I haven’t written a blog for a while because I have been busy. Busy preparing for the future. I have, hopefully, secured my website, made better provision for the security of my tech and got a couple of certifications to show my customers I’m serious about this stuff. But that was not the only reason. As I sat down to write this blog there were 464 days 14 hours and 41 minutes to the implementation of the General Data Protection Regulation (GDPR). Oh that is now 464days 13hrs 34mins, so we better get a move on.
The GDPR is probably one of the most significant pieces of legislation to affect UK businesses this century (I’ve always wanted to write that!). It will, in some way affect all businesses. 464 days 13 hrs and 32 mins (time is ticking) in business terms seems an age, but in GDPR terms it isn’t. I’m a small business and implementing the basics has taken me since Christmas. OK that hasn’t been full time. I had to earn a bit of money as well, like all businesses, but there are still things to do.
After completing the GDPR practitioner course in December 2016, I thought I ought to get my own ‘house in order’. In January full of new year spirit and flu, I set off to be a beacon of compliance. I don’t hold personal data, so I thought I would sail through the process but I wanted to take the opportunity to do things properly and look at how I worked. Implementing GDPR is a great opportunity to look at the way you work and whether it’s for compliance or not, question your processes and take the opportunity to make improvements. This is not a message I’m hearing amongst the scare stories of fines 4% of global turnover. This could be, if looked positively be a great business opportunity, one that could save money as well.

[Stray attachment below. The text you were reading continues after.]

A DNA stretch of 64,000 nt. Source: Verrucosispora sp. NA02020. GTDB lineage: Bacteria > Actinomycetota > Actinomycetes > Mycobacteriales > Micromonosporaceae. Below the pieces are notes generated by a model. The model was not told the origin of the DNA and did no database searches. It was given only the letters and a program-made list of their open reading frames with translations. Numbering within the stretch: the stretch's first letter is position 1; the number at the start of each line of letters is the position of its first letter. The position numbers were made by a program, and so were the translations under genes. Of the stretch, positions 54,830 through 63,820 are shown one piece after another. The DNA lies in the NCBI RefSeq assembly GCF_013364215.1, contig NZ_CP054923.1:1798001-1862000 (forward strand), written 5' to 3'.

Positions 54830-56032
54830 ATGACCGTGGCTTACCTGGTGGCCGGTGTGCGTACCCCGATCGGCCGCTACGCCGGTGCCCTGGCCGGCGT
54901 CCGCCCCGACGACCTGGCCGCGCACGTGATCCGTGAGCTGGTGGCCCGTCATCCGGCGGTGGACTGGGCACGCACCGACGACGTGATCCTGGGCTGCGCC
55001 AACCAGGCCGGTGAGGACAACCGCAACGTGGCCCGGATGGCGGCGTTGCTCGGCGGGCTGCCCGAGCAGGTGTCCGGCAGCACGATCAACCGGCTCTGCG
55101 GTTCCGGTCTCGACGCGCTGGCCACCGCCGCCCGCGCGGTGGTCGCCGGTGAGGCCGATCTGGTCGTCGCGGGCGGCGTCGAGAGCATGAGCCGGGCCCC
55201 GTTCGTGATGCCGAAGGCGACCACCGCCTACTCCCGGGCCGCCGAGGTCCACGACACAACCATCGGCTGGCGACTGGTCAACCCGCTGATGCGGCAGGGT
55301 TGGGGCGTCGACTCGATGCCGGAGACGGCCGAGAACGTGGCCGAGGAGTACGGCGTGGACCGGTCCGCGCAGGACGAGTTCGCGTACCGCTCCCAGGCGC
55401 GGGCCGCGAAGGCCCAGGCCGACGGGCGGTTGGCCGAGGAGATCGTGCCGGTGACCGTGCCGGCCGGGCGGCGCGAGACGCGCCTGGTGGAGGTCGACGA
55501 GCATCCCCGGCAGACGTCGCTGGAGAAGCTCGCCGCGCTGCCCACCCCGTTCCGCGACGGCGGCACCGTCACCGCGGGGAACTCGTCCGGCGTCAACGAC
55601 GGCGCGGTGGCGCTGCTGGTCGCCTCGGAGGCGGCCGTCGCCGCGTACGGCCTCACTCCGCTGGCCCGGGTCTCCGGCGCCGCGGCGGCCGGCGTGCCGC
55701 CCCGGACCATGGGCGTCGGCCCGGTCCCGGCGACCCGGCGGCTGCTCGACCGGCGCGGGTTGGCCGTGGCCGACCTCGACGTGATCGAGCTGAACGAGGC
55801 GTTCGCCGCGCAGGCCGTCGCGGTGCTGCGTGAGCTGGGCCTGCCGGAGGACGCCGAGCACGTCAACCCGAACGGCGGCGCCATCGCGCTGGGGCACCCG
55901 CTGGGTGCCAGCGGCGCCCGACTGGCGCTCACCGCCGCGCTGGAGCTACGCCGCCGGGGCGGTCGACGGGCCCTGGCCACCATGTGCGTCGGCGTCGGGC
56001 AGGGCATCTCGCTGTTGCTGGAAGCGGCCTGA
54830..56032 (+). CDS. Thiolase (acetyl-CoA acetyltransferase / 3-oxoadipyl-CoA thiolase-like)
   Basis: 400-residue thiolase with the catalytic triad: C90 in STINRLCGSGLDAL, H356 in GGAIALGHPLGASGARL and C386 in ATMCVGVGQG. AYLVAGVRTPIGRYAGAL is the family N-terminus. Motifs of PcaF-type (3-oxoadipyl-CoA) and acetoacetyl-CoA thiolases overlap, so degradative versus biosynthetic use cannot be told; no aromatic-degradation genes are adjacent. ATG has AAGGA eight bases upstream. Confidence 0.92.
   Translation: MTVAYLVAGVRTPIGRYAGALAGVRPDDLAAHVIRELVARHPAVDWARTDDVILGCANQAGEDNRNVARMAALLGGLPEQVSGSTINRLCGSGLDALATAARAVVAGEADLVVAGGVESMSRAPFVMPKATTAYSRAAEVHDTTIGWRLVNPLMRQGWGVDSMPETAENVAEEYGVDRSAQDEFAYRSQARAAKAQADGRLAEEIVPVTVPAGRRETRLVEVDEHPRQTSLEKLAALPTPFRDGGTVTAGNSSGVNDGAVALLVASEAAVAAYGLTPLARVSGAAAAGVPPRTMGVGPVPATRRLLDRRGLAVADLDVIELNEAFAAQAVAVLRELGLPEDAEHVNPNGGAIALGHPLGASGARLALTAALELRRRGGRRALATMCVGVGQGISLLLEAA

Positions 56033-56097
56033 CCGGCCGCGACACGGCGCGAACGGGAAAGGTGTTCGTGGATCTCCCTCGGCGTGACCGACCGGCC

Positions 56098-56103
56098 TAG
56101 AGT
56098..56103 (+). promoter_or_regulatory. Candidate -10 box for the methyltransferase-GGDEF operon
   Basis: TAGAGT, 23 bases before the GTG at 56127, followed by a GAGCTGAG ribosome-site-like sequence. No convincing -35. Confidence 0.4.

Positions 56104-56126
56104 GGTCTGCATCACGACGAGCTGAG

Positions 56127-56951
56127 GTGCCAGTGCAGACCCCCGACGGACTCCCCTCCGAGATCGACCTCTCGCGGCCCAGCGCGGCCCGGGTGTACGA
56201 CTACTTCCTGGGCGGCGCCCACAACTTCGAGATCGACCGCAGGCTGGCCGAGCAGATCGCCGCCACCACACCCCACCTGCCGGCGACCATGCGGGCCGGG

I will confess. some of my practices had slipped. First I set about examining what security of my information meant to me as a business. My risks are probably in line with most small to medium businesses, so I decided to look at the Cyber Essentials certificate and also the IASME governance framework. Working through these made me think about the what I had in place to protect my data. I wasn’t too bad, but needed to tighten up in a few areas to achieve certification. In doing this though I have laid a great foundation for the rest of the GDPR work. That has to be good.
When I was thinking about implementation of GDPR, for some reason the Millennium Bug issue came to mind. Eradicating the bug was incredibly successful, as someone who was involved in getting a significant piece of software compliant, I know that the work was really necessary. On 1 January 2000 the press where stating that it had been over hyped. It hadn’t what had happened was that businesses had planned and taken time to look at and correct the issues. Some had even improved their applications. Time, that is what is needed with GDPR. And you now have 464 days 13 hours and no minutes.